Oil theft: Nigeria loses $2bn in eight months

The ad-hoc committee set up by the Senate to investigate oil theft and consequent damage on the nation’s economy said on Tuesday that Nigeria lost   $2 billion, equivalent to N1.3trillion, to oil theft between January and August this year.

The Senate on April 14, 2022, constituted a 13- member Ad – Hoc Committee on Oil Lifting, Theft, and the impact on Petroleum Production and Oil Revenues under the chairmanship of Senator Akpan Bassey, who is also the chairman, of the Senate Committee on Petroleum ( Upstream).

The committee’s report adopted by the Senate in plenary on Tuesday made far-reaching recommendations for stemming the tide but failed to name a single person or corporate entity carrying out the oil theft.

In one of its findings, the committee said, “Nigeria lost over $2bn to oil theft between January and August 2022, with consequent loss of revenue that would support the country’s fiscal deficits and budget implementation.”

The report indicated concerted efforts being made against the crime by all stakeholders, saying that they had started yielding results, with Forcados Terminal producing 500,000 barrels per day now as against zero production in the first six months of the year.

According to the report, “Bonny Terminals was also producing 87,000 barrels of oil per day now as against zero production a couple of months ago due to activities of economic saboteurs.”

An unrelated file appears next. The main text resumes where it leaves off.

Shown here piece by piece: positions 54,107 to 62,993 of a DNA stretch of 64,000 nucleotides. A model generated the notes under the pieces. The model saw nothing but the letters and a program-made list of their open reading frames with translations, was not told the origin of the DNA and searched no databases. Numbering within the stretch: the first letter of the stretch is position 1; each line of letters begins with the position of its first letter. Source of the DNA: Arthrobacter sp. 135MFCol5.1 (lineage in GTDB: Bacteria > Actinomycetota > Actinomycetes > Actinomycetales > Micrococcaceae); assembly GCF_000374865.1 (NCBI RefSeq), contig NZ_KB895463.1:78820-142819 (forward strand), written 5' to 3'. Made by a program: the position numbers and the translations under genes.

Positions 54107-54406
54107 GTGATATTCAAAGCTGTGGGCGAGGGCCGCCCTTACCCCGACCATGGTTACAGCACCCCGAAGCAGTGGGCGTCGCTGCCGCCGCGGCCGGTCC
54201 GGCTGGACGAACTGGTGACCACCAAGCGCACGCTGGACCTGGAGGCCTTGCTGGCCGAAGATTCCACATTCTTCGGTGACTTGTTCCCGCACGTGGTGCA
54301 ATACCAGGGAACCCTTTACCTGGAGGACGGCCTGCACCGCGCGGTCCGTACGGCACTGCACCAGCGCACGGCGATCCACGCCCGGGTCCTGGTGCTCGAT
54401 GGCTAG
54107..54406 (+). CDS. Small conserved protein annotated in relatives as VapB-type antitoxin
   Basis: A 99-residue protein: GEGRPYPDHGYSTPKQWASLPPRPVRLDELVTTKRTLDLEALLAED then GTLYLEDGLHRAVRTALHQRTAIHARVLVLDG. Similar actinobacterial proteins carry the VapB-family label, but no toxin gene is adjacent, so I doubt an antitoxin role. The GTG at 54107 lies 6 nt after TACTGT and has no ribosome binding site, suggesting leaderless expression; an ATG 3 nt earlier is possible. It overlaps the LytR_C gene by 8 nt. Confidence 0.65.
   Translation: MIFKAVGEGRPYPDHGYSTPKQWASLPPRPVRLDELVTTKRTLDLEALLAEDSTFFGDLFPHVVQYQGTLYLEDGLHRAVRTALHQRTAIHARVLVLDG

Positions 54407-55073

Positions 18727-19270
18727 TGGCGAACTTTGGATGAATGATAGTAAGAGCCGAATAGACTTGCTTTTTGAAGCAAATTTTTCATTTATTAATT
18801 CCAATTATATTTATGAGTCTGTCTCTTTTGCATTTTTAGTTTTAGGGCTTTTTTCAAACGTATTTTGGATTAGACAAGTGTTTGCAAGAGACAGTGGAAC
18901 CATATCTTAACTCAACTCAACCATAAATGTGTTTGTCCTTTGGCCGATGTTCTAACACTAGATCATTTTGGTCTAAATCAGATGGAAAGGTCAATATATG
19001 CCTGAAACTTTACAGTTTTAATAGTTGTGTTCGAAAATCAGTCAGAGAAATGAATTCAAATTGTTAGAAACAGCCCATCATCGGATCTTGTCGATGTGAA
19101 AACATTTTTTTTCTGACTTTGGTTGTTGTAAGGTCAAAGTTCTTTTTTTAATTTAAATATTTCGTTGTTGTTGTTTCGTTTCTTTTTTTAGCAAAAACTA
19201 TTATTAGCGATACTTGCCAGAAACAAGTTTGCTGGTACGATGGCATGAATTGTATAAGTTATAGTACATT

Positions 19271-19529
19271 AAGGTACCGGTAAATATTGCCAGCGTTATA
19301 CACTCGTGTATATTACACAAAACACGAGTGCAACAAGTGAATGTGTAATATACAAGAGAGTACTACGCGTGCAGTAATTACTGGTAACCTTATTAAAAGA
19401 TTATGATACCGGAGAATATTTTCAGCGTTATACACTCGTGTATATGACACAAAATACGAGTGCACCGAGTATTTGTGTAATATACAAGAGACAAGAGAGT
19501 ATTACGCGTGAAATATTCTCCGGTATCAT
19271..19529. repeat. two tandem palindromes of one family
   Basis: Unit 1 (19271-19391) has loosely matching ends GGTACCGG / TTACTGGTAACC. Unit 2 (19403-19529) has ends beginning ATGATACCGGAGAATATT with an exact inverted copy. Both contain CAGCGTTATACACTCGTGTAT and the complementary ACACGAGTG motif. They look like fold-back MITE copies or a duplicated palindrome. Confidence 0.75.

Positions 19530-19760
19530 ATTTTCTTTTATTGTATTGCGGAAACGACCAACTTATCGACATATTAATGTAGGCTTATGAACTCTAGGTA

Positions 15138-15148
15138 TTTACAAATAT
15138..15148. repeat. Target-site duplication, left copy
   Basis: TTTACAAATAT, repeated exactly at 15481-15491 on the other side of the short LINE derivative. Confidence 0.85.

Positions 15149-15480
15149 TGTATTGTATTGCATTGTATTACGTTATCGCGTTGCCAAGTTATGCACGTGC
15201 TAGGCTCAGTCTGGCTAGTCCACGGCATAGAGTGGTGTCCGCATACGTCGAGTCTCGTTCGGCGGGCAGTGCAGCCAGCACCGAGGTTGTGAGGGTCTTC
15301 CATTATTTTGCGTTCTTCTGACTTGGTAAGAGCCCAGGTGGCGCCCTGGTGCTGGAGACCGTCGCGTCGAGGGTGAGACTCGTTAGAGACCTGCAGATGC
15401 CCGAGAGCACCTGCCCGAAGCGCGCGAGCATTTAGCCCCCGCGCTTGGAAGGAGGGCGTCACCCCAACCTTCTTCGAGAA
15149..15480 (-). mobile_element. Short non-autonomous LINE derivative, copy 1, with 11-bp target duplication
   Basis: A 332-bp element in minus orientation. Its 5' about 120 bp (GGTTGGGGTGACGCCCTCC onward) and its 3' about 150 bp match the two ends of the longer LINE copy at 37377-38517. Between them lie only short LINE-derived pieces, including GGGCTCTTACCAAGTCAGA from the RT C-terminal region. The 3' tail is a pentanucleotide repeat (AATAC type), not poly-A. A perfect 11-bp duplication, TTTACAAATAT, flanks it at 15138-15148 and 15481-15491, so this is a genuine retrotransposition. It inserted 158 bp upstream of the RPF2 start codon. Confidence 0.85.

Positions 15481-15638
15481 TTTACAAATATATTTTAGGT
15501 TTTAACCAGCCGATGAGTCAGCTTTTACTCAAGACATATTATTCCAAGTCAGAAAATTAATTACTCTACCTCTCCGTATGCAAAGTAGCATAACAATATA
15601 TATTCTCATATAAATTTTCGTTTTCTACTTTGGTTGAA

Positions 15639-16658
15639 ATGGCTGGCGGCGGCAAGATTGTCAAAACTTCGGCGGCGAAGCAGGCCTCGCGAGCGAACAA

Parts of the 16 – point recommendations of the committee as adopted by the Senate were that, “ the Nigerian National Petroleum Company Limited should stop undermining Nigerian Upstream Petroleum Regulatory Commission and Nigerian Midstream and  Downstream  Petroleum Regulatory Authority from performing their functions.

“The provisions of the Petroleum Industry Act should be adhered to by NNPCL as regards functions of the established agencies.”

The report called for an immediate streamlining of agencies present at the terminals in line with the relevance of their PIA-delineated upstream and midstream/downstream statutory functions.

It said the NUPRC should fast-track the upgrade of the National Production Monitoring Systems to enable real-time monitoring of flow station and terminal activities.

The NUPRC should expedite the deployment and strict enforcement of the Advance Crude Oil Cargo Declaration solution for the detection and mitigation of illegal movement of vessels to ensure adequate revenue generation and optimal crude oil production, it further said.

The Bureau of Public Procurement should expedite all processes of procurement for NUPRC to ensure immediate deployment of an online real-time monitoring system by the commission across all upstream oil and gas production platforms for accuracy in measuring production volume by producers, it noted.

It further said that the NUPRC should resume full regulatory oversight of all existing crude oil terminals in Nigeria, including integrated ones, crude oil pipelines, issuance of loading clearance, and processing of export permits in line with section 8(d) of the PIA, as regulatory activities at crude oil terminals are interdependent and contingent, it said.

The report also frowned at undue interference of the Minister of State in the operations of NUPRC as shown with letters made available to it by the agency and stressed that both the minister and NNPCL should allow PIA to function.

The report added, “ The PIA as signed into law by the President, must be allowed to function by all stakeholders in the sector as an amendment on it now, will send wrong signals to the International community.”

Source: https://punchng.com/